I would think she was playing me if she didn’t look so sincere.
“We don’t say, ‘butt’ because ‘butt’ is a bad word.” And that’s pretty much how the conversation begins, but it’s far from over. For Jellybean there’s an ever-growing list of words and phrases that she’s not supposed to say … and yet says constantly under the guise of double-checking (or else to make sure that I’m still paying attention.”
These words include: “hate,” “butt,” the aforementioned “shut-up,” “idiot” (thank you Toy Story 3) and virtually anything we here Daddy saying when he’s digging holes out in the yard. Oh, and “holy crap” has recently reared its ugly head, so we’ve also nipped that one in the bud. Jellybean also said “damn it, move you fool!” But that was my fault … can I help it if people who text while they drive makes me nuts?
I cleared up the confusion right away with the age old, “do as I say, not as I do” routine, which I guess should be more like, “do as I do and not as I say” … now I’m just confusing myself.
But what’s funny is that while these words have entered the Toddler Lexicon under the heading “Utterances not to utter” she says them now way more than when she initially got them in trouble for saying them in first place because it’s part of her daily school report, telling us the naughty words that her friends said. Thus far we’ve established the precedence of, “as long as you’re repeating words used by others and not firing them off yourself, you’re in the clear.”
I guess it’s kinda like how on TV it’s OK to say, “Dick,” as long as it’s referring to the nickname of a man named Richard and not referring to … well … you get the gist.
So afternoon conversations at the kitchen counter go a little something like this, “Savannah told Ella Claire to ‘shut-up’ today when we were at the tire swing, but I told her that ‘shut-up’ was a bad word and that it wasn’t nice to say ‘shut-up’ ‘cause saying ‘shut-up’ is mean can hurt somebody’s feelings. But then you know what? She said ‘shut-up’ any way. And then I said, ‘We don’t say ‘shut-up’ …”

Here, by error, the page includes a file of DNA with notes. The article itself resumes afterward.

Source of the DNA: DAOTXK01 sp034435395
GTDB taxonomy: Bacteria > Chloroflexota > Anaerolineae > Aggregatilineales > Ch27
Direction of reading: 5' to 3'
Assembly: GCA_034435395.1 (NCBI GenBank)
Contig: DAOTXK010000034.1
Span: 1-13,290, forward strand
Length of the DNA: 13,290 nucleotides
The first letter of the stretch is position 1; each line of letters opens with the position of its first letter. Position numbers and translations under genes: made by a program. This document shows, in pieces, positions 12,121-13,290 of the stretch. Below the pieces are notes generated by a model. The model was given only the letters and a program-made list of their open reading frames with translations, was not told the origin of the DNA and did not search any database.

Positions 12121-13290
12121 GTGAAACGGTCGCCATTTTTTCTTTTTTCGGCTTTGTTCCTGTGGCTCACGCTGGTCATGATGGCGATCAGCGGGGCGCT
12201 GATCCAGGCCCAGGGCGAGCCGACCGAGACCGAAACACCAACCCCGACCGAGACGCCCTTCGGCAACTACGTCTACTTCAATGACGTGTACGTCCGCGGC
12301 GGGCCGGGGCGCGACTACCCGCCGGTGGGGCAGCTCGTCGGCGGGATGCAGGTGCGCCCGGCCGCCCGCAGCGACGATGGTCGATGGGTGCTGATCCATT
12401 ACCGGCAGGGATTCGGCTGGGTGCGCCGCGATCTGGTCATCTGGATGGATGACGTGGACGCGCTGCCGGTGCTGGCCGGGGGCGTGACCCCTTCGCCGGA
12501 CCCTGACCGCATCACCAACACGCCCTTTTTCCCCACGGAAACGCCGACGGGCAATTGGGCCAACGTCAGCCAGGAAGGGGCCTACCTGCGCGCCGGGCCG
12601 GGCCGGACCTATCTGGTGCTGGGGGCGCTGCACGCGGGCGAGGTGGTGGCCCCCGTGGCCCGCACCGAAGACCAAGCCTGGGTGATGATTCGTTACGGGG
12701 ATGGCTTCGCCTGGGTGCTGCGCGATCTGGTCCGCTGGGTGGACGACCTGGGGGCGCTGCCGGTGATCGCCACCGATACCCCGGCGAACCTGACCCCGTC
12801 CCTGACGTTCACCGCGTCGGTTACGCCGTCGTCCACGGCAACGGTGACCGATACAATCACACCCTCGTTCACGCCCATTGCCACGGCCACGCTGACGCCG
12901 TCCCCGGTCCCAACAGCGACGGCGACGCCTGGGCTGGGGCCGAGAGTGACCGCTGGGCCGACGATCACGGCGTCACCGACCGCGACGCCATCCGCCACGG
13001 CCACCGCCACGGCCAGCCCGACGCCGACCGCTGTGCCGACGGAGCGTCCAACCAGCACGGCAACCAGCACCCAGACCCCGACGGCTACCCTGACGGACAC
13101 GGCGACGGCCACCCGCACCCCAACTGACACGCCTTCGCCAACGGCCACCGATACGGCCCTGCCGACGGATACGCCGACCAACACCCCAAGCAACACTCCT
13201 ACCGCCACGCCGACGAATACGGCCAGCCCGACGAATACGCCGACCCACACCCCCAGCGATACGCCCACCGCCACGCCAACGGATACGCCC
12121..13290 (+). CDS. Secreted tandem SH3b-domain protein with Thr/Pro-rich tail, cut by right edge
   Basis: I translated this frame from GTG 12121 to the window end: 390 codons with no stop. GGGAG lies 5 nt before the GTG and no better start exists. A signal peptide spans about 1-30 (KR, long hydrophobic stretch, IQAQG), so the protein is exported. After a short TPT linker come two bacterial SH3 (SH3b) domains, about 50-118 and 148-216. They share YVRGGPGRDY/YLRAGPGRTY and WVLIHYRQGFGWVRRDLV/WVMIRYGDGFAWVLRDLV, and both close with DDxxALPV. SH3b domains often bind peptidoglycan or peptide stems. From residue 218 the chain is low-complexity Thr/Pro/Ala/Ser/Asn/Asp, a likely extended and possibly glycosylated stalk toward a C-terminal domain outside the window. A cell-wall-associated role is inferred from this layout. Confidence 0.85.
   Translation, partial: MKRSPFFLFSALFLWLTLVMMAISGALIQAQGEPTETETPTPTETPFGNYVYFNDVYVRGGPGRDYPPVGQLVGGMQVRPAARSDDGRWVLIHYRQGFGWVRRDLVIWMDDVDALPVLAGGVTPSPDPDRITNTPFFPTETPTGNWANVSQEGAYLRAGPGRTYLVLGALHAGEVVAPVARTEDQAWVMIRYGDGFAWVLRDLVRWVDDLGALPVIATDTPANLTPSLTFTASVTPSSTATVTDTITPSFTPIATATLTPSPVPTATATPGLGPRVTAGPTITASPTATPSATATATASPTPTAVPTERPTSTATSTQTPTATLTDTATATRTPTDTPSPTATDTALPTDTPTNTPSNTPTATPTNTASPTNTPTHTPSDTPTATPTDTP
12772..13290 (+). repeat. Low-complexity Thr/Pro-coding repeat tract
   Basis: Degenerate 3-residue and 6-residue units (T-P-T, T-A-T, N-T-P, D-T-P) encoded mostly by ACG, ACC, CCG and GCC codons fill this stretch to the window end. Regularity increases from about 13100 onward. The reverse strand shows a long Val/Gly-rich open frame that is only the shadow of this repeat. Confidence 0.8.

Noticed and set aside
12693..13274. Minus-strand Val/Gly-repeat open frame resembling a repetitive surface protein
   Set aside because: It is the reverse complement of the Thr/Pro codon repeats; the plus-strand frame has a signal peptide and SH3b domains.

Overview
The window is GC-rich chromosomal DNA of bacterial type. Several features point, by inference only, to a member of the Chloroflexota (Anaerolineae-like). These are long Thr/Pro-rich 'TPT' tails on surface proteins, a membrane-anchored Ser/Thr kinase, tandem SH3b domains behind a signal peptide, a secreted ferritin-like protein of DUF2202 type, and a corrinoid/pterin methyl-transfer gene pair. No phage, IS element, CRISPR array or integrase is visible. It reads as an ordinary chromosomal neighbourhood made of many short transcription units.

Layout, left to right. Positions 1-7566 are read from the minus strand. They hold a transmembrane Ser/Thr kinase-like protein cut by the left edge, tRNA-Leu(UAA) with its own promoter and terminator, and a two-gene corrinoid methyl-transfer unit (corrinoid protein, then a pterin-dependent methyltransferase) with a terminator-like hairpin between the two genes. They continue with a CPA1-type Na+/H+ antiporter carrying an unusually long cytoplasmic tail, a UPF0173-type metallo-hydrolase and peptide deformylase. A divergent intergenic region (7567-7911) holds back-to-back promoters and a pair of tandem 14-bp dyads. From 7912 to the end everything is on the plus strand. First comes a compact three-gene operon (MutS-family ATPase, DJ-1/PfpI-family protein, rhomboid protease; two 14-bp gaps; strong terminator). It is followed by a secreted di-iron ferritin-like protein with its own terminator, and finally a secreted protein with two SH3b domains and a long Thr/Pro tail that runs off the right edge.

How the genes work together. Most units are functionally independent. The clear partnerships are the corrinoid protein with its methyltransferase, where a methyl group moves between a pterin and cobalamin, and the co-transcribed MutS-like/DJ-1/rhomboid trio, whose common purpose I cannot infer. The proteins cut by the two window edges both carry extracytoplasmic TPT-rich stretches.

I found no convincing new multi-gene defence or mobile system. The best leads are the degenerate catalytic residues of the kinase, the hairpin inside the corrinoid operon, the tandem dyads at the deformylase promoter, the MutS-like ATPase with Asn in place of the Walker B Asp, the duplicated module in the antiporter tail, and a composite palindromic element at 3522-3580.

You get the idea. The same goes for “butt” and “idiot,” which Jellybean actually pronounces “addiot,” so I’m a little confused if that should still count considering that most people wouldn’t understand what she was saying anyway.
With kids, it’s all about intent. I remember My Dear, Sweet Mother hated (oops, I mean, “didn’t like”) whenever I said “Freakin’!” mainly because I said it really hard and fast so that it sounding more like … well … try it yourself and see what I mean.
What’s even more entertaining are the words we actually allow her to say but in limited use. These fall under the heading of “Silly Words that are Funny, but only to a Certain Extent before They become Annoying.”
These include “poopie head” “tooty face” “booty,” kooky” “poopsie” “tootsie” and about 75 variances thereof.
None of these perpetuate the reality of a child who has an impressively extensive vocabulary, but Jellybean’s also a very goofy kid. Were we to extract these words from her vernacular, she’d never speak.
It’s a fine line between funny and foul, but I gotta give Jellybean a nod for finding a loophole. She may be a poopie head, but she’s a smart poopie head.
But don’t tell her I said that.
Brett Buckner is an award-winning freelance newspaper/magazine writer who was raised in Albany.